Re-reading Performance Architecture (2011) Alex Schweder: “Which came first, the buildings or the actions they house, is perhaps not the most productive way of asking the question” he begins and continues “[w]e build buildings so that we have a place to perform habituated actions, and conversely the buildings that preceded our arrival in part determine our behavior.”

His description of a performance called Flatland (2007) brings to mind our recent Trans-Siberian cabin arrangements: The compactness of the cabin space authored our social interactions. Interestingly he also questions how to document embodied experiences: “[…] the most accurate documentations of Flatland are the divergent and immaterial oral histories, rumors, grudges and friendships. Through Flatland, I came to understand architecture as a series of social relations intimately constituted by and tied to an object.” […] “we have found immaterial performative factors such as duration, emotional predispositions, and interpersonal chemistries are what most impacts our experiences of a space. ”

I agree! Spatial and social relations are indistinguishable. Social relations are performances of our spatial distance from other bodies. If we take for granted that concepts such as “freedom of speech” are not about legislation or cultural norms, but about relations between people. Then how public spaces are build, determine if “freedom of speech” can be performed. I.e. If there is an affordance for self- and co-determined relations or assemblies (as Butler calls them) to form autonomously. Similarly the perceived comfort / discomfort of a space manifests the performative affordances the design offers occupants. Interestingly distances can only be measured between separate bodies of mass, which implies that entities which maneuver spatially perform a sense of self-awareness (Movement is awareness #ॐ).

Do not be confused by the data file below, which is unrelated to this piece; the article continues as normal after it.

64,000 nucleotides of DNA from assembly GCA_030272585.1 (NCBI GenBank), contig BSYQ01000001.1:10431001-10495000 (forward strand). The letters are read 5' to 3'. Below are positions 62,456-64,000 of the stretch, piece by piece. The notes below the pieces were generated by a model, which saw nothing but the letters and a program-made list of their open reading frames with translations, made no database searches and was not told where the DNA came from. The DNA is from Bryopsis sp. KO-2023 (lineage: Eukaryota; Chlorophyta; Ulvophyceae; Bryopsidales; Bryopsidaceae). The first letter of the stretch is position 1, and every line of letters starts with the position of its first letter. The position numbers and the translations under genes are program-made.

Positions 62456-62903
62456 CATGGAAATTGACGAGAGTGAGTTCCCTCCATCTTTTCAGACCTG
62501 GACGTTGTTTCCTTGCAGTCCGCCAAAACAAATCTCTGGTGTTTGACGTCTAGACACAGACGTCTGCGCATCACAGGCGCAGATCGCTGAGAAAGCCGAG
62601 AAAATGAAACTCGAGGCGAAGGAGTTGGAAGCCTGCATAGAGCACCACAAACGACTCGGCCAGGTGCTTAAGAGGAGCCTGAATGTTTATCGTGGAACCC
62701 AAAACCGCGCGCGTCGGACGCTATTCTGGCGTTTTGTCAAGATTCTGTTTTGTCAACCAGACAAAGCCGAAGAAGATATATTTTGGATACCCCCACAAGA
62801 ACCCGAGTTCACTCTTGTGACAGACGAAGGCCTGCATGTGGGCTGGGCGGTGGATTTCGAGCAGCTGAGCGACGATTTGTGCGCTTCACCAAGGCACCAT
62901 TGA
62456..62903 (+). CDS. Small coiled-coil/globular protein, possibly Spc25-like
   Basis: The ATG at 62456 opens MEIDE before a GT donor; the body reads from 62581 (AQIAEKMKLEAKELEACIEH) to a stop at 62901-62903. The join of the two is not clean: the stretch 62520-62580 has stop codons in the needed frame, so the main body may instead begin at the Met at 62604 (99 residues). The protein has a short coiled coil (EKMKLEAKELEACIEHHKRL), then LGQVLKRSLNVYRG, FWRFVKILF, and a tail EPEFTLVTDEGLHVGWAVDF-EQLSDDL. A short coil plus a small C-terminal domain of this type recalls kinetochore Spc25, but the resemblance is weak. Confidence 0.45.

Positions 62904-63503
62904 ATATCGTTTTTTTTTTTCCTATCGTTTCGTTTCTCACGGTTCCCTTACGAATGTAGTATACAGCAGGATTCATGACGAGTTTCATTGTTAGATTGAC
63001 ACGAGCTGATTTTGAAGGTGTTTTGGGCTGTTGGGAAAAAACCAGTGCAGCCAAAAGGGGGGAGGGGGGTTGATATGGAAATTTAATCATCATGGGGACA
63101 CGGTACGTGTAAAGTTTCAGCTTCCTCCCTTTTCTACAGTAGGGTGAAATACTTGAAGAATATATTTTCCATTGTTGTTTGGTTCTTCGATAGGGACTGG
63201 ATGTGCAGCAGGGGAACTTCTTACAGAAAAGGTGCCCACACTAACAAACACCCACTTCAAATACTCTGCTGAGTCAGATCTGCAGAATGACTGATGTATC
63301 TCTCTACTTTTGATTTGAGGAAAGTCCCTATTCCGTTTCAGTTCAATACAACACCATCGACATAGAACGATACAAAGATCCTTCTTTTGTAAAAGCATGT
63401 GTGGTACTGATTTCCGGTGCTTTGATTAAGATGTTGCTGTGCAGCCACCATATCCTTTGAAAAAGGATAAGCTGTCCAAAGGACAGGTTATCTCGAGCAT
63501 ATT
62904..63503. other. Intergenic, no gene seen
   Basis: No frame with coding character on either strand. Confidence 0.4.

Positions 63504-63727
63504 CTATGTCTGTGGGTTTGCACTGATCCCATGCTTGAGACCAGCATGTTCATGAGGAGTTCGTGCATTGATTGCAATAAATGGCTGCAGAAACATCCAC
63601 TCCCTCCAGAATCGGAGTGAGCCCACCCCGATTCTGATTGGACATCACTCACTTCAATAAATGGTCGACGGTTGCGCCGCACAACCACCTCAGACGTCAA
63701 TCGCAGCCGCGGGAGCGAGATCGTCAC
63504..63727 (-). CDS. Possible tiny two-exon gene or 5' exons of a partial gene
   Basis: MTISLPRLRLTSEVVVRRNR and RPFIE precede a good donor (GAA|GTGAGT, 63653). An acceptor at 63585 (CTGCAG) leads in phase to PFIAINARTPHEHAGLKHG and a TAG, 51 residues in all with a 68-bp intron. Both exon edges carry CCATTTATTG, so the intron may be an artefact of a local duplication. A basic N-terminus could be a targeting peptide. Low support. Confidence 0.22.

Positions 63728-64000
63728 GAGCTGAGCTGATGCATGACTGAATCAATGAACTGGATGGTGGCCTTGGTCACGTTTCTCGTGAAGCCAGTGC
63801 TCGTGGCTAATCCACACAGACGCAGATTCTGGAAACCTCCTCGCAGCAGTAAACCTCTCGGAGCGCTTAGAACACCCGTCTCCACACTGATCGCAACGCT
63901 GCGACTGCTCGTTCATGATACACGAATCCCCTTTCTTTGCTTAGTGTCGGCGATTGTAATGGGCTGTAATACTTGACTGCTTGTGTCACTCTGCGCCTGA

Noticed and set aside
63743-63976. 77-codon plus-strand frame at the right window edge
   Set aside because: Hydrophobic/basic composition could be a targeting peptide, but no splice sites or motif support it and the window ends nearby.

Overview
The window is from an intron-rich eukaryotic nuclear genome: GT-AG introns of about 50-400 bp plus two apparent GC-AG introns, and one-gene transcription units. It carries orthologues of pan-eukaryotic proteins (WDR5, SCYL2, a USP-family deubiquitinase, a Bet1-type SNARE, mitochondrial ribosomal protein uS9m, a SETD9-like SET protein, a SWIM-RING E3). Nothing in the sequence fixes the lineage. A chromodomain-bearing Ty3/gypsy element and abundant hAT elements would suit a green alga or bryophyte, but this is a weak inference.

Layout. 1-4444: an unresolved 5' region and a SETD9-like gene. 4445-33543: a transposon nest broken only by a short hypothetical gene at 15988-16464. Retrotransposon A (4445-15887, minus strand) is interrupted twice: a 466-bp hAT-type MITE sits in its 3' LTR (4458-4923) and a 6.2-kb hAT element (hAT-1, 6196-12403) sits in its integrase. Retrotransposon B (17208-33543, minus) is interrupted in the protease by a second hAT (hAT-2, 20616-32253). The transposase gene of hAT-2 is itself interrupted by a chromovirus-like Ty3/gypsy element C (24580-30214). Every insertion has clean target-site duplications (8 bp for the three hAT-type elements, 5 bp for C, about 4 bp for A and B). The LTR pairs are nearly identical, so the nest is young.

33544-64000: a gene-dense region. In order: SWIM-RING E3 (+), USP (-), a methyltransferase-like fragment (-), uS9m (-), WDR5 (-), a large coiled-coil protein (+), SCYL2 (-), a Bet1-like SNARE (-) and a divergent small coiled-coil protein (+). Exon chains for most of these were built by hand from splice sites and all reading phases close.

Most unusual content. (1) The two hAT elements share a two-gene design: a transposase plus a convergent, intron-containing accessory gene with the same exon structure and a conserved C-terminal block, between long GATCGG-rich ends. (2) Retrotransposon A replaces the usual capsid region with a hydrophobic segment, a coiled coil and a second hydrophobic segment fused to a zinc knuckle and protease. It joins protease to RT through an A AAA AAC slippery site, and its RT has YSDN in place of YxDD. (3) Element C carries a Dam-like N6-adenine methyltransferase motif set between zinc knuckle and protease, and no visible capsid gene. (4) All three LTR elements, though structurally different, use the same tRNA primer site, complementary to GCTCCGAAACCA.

As budgets are slashed, attention spans shorten and professional activities become eventalized; the cultural object – no longer preeminent – veers into product, turns into activity, de-materializes into performance. Cultural production as process. […] Notions of building performance, performance as construction, the rendering of the socio-political experience of the individual in space, or the architectural program as an urban script reaching beyond the specification of typologies to prescribe behavioral patterns are all converging to formulate new paradigms of spatial practice.

Architecture, like performance, has always contained the energies of live bodies. Both fields structure the behavior of their participants, but until this time architecture had always named the bodily actions and relations it contains and constructs ‘program’. For example, the program architects call ‘house’ uses its built form to instruct occupants where to enter, eat, sleep, fornicate, wash, socialize, et cetera. The partitions in our buildings are built to script the actions of those who inhabit them. Architectural cues let people know what to do where, when, and for how long – much like the script for a performance.